For a few years now, I’ve been collecting books, but not reading them. Only dipping in here and there, before running back to the thrift store to linger and search for more books.
Then the pandemic happened. There is no more lingering in the thrift store. There are fewer distractions. I’ve begun to pick up my books, and read them.
Last May, I read through my grandmother’s diaries. Truth to tell, I also have my grandfather’s diaries in my possession. They are waiting to be read.
I think I felt better prepared to read my grandmother’s diaries because I spoke with and interacted with her far more than my grandfather. She and I went for many long walks down our gravel road. We milked cows together, morning and evening, for years. We played Dutch Blitz while I ate all her chocolate chip cookies.
I didn’t necessarily know my grandfather. Certainly not as well as grandma. Perhaps now I’m about to.
But first, I need a base. I need to read the history books about the community he and his family came from. It’s ridiculous that I haven’t done this yet.
And so, the first book I plucked from the shelf was Gruenfeld: First Mennonite Village in Western Canada, written by Henry Fast. Lovingly researched for several years and carefully compiled into a beautiful book, which I joyfully purchased from Burton Lysecki Books (our favourite used book store). I have never seen it for sale anywhere else. I was so excited to buy it, and then hoard it without reading it, alongside all the others.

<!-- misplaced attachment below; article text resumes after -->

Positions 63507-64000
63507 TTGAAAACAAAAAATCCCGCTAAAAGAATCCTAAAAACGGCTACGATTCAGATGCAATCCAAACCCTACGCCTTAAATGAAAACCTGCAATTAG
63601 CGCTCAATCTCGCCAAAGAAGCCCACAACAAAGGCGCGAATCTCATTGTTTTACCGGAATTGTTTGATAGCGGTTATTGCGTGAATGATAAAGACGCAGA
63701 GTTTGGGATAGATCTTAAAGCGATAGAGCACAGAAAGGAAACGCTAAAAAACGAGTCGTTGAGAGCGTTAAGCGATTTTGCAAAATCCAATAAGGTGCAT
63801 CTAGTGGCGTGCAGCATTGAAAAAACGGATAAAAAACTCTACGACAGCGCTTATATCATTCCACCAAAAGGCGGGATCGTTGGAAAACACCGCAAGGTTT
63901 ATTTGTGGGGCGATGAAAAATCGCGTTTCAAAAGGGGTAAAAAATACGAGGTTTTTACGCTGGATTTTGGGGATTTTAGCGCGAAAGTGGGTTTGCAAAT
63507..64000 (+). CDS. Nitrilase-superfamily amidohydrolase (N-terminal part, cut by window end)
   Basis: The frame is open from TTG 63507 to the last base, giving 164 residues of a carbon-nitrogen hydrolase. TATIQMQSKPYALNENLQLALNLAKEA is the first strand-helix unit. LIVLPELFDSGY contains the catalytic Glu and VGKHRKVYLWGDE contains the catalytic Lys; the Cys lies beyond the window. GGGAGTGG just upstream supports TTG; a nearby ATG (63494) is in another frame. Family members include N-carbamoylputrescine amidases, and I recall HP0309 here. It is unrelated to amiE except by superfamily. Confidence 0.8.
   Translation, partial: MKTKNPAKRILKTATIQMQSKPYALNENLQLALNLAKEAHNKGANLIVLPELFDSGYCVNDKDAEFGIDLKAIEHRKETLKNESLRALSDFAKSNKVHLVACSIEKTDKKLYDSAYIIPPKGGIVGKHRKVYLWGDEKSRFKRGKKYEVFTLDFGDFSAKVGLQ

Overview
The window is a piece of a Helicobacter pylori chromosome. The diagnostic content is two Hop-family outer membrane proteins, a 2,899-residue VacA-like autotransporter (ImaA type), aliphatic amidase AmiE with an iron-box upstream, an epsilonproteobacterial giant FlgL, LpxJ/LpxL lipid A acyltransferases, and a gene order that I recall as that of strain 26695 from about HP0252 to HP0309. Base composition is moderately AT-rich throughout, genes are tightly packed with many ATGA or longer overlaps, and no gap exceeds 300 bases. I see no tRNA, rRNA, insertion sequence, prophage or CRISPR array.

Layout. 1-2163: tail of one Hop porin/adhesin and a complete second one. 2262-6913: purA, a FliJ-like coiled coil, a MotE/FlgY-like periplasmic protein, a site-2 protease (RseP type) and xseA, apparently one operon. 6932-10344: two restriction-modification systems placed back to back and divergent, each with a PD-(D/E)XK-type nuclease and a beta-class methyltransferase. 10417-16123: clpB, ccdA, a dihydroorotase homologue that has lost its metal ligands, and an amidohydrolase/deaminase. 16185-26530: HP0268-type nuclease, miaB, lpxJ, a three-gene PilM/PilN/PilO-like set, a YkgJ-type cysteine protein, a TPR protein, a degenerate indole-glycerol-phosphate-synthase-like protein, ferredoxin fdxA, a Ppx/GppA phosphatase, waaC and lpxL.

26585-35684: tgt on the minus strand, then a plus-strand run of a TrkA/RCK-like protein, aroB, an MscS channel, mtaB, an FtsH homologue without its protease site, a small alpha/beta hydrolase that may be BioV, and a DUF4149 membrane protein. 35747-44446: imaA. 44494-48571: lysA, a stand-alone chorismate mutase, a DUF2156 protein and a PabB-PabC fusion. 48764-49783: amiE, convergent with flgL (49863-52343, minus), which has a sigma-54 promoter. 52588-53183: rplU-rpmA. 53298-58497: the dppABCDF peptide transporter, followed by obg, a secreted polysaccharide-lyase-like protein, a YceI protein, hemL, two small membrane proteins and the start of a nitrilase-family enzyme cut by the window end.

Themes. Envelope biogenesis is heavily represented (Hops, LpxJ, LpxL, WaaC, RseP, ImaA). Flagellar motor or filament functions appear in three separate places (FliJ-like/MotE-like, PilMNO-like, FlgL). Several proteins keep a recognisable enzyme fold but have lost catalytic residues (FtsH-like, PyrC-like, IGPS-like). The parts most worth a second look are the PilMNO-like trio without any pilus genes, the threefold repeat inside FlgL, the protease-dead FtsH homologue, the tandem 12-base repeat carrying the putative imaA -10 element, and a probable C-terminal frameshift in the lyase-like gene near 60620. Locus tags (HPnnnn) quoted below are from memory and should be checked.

Why begin with Gruenfeld? Well, like the title says, it was the first Mennonite village in Western Canada! But more than that, I have learned from my sporadic research that my Grandpa Koop’s great-grandfather was Kleine Gemeinde minister Peter Baerg, who with my five-time great-grandmother Susanna Neuman settled lot #1 in Gruenfeld in 1874, with their 10-year-old daughter Sarah (my four-time great-grandmother).
Apparently there’s a lot written about him. I figured I should read it. Okay. Let’s begin!
(And yes, that is in fact an issue of Preservings, hovering in the background, through the window behind me.)